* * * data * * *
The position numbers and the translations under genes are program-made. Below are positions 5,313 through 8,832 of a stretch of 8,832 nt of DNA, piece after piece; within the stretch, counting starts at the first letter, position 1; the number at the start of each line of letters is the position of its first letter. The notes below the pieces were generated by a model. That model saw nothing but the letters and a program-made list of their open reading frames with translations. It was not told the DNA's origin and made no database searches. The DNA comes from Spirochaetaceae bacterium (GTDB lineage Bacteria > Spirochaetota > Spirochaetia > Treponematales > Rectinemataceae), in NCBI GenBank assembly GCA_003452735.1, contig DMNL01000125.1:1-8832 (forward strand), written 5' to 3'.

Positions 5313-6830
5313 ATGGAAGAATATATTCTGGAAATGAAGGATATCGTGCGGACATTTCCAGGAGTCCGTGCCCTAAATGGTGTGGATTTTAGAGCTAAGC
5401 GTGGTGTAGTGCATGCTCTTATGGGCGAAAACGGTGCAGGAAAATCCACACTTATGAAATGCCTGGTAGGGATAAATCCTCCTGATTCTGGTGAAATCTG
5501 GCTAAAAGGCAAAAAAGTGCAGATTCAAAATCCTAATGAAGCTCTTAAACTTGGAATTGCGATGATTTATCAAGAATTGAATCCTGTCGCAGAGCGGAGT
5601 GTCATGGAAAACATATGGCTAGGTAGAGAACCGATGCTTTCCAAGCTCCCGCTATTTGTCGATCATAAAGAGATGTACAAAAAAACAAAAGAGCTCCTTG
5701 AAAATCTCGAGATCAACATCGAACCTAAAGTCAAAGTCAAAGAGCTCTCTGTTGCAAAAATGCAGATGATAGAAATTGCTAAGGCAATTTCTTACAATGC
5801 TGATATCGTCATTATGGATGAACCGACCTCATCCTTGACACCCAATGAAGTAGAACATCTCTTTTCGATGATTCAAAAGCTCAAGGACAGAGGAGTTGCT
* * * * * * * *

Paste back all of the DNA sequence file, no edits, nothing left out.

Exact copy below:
The position numbers and the translations under genes are program-made. Below are positions 5,313 through 8,832 of a stretch of 8,832 nt of DNA, piece after piece; within the stretch, counting starts at the first letter, position 1; the number at the start of each line of letters is the position of its first letter. The notes below the pieces were generated by a model. That model saw nothing but the letters and a program-made list of their open reading frames with translations. It was not told the DNA's origin and made no database searches. The DNA comes from Spirochaetaceae bacterium (GTDB lineage Bacteria > Spirochaetota > Spirochaetia > Treponematales > Rectinemataceae), in NCBI GenBank assembly GCA_003452735.1, contig DMNL01000125.1:1-8832 (forward strand), written 5' to 3'.

Positions 5313-6830
5313 ATGGAAGAATATATTCTGGAAATGAAGGATATCGTGCGGACATTTCCAGGAGTCCGTGCCCTAAATGGTGTGGATTTTAGAGCTAAGC
5401 GTGGTGTAGTGCATGCTCTTATGGGCGAAAACGGTGCAGGAAAATCCACACTTATGAAATGCCTGGTAGGGATAAATCCTCCTGATTCTGGTGAAATCTG
5501 GCTAAAAGGCAAAAAAGTGCAGATTCAAAATCCTAATGAAGCTCTTAAACTTGGAATTGCGATGATTTATCAAGAATTGAATCCTGTCGCAGAGCGGAGT
5601 GTCATGGAAAACATATGGCTAGGTAGAGAACCGATGCTTTCCAAGCTCCCGCTATTTGTCGATCATAAAGAGATGTACAAAAAAACAAAAGAGCTCCTTG
5701 AAAATCTCGAGATCAACATCGAACCTAAAGTCAAAGTCAAAGAGCTCTCTGTTGCAAAAATGCAGATGATAGAAATTGCTAAGGCAATTTCTTACAATGC
5801 TGATATCGTCATTATGGATGAACCGACCTCATCCTTGACACCCAATGAAGTAGAACATCTCTTTTCGATGATTCAAAAGCTCAAGGACAGAGGAGTTGCT